2011 J68PJ

What a difference a year can make. Having made the decision to go to J6 again we had a whole series of changes, QTH, licence issues, you name it, we had them. First problem was that due a mix up on the villa booking we couldn’t have the villa we had in 2010. But luckily the owner persuaded his neighbour but one, to let us have his cottage instead. And as luck would have it in the end we were given the main house, Light Castle, for our stay.J68PJ_html_m421d82be Light Castle was used by the J6DX gang in 2006 and is a classy villa right on the cliffs of the north end of St Lucia and comes complete with maid and gardener!

Needless to say any antenna is at least 60m high over the sea with a clear take-off to the north and north east and a pretty good take-off to the west. So pretty good for BERU purposes. And the villa has two patios on the seaward side and a large flat roof too. Plenty of room for some simple antennas.

As far as licence issues I hadn’t realised that the renewal of my J6 licence required me to make a completely fresh application! After some confusion it was all sorted out through the good offices of Tot J69MV who also managed to get me the J68PJ call. I was able to get confirmation that I could operate 30m, this being omitted from my previous J6 licence.

Just to add a final hurdle, the day before we were due to leave I mowed the lawn and cut a radial. The free end whipped round in the mower and impaled itself in my foot, agony and some blood. I checked my tetanus jabs and they were still valid thank goodness. The following day the surgery dressed the gash and gave me a box of tablets to take.

J6 opAs far as station was concerned I decided to run in the Restricted section again with the K3 and two wire antennas, a 10m vertical doublet and a 30m long doublet. So these antennas were about 70+m high over the sea with a clear view of FM land at 40km away. For logging I used Win-Test on an Asus EeePC.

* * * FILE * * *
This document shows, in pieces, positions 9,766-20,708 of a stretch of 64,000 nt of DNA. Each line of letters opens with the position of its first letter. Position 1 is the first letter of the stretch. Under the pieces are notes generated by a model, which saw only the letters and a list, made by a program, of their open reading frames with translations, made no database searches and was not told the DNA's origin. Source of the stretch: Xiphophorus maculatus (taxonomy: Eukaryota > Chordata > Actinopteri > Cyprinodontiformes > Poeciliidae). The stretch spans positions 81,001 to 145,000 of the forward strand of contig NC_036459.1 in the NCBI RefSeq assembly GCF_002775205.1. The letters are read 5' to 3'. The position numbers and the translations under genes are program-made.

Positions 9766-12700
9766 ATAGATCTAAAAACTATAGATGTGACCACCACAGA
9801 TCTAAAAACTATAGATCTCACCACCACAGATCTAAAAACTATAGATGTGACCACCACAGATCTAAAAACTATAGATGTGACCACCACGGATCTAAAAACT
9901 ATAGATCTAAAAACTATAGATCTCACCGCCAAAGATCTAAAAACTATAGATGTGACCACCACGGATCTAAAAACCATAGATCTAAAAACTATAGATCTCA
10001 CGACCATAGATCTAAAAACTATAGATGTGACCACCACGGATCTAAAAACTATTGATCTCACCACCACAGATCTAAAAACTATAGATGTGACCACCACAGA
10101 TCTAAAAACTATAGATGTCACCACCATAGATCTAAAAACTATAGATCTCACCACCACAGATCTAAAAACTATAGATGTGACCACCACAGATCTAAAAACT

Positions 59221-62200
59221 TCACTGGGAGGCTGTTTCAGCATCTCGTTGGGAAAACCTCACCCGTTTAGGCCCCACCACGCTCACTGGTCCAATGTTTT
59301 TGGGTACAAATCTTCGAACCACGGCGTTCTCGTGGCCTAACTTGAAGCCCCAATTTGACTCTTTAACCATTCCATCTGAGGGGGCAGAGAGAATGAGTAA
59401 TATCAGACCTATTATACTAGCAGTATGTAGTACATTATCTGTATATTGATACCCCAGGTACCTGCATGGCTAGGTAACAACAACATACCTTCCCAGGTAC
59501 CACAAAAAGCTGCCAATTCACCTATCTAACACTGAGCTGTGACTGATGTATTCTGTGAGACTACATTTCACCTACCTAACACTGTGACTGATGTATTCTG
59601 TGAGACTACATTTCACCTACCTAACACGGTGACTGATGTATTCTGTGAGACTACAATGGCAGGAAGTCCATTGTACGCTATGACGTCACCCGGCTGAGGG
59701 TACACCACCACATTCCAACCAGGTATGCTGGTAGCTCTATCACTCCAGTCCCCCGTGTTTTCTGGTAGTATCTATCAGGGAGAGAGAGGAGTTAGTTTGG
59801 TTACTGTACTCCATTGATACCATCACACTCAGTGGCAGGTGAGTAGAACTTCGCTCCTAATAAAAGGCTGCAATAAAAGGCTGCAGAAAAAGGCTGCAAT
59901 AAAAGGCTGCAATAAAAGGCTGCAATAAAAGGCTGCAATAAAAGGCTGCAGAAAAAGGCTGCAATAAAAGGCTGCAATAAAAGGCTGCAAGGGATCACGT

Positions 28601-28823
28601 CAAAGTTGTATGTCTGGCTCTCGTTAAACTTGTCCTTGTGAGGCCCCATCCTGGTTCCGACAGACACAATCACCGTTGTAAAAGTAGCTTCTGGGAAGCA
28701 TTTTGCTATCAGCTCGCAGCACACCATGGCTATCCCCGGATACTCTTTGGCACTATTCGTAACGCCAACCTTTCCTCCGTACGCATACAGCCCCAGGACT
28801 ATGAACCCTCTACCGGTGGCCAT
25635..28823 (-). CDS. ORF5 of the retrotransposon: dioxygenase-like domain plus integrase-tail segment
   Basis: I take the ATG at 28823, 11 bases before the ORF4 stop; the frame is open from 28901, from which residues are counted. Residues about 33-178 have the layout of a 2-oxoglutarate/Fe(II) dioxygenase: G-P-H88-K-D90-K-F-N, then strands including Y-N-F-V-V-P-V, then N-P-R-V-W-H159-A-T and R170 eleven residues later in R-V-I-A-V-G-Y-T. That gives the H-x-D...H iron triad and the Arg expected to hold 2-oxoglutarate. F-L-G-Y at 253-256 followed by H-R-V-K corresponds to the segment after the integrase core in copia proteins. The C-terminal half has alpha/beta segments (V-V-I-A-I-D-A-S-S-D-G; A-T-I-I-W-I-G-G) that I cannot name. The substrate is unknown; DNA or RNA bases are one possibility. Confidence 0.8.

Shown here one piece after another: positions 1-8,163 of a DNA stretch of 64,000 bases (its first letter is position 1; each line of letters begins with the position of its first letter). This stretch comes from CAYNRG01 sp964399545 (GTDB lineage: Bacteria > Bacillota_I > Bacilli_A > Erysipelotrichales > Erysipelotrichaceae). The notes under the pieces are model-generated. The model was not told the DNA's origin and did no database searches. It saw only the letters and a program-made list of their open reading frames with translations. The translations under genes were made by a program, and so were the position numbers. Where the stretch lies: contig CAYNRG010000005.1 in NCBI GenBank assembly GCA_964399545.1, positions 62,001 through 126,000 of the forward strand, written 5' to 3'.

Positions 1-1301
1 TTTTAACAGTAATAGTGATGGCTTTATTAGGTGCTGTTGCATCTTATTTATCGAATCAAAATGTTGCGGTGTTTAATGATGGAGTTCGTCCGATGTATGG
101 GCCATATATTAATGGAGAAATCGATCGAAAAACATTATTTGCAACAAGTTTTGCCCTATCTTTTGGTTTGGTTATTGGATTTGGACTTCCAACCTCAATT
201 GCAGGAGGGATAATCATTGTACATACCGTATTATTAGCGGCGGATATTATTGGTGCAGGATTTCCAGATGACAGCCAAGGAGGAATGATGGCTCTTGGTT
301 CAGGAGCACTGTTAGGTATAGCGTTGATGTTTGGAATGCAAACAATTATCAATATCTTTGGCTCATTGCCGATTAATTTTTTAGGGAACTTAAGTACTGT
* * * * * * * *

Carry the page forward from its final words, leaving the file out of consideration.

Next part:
During the week before BERU conditions on 12 and 10 were just fantastic Alan, P3J, had worked me 599 on 12 and 10m at 16:00Z– so I thought this BERU was going to be like the ones 10 years ago with wall to wall Gs and VEs on 10m. But what a difference 24 hours can make! Conditions went down the pan on Saturday morning. I had set myself the target of exceeding my 2010 score of 653 Qs and 6825 scored. At this stage I thought this would be impossible, but in the end on claimed score I did beat last year (7035) , but not the QSO total, much to my surprise

J68PJ_html_m6a1a496dI started on 80m , it being dark in J6 at 10:00Z and worked a few VEs and Carib locals. As soon as the sun got up I went to have a look at 10m for Indian Ocean etc. nil, nothing, nada. The conditions had taken a big nose dive overnight. All the ambitious targets went in the bin.

J6tocommonwealth_html_585e3fdeThat said the bonuses have to be got on 10 and 15 but despite a lot of hunting I never did find P3J and nary a single G on 10m. However activity from VE was just excellent especially from the east coast and the far west. And the good old north-south path was very solid on both 15 and 10. In the end I suppose I spent rather too much time hunting on 15 and 10 to the detriment of Qs on 20m. Band hopping is an art to be mastered for BERU.

After the first hour on 80/40 I moved to 20 to pick up some Gs as the band opened, with a few peeks at 10m where VP8NO was calling CQ with few takers. And then slowly moved to 20/15 hopping and later 15/10 where conditions were good enough for plenty of VEs but no Gs on 10 at all, indeed not so many on 15 come to that.

9J2BO was a pretty good signal on both 15 and 10 but I could not break the G pile up. But I was able to break the pile ups for the CY0 for 3 nice bonuses. Just a few VK and ZL overnight on 20 with a nice double bonus from VK4EMM. 80 and 40 were very low QRN but as usual things tailed of pretty much after 0800 and I finally gave up after a nice final bonus from P29CW, just ready for a short sleep and breakfast.

Overall a disappointing BERU from the point of view of conditions but the number of VE stations was excellent – they were very active – thanks everyone. Fewer VUs too they were all getting ready for the VU4 trip. 2012 should see more stable solar conditions so look forward to that.

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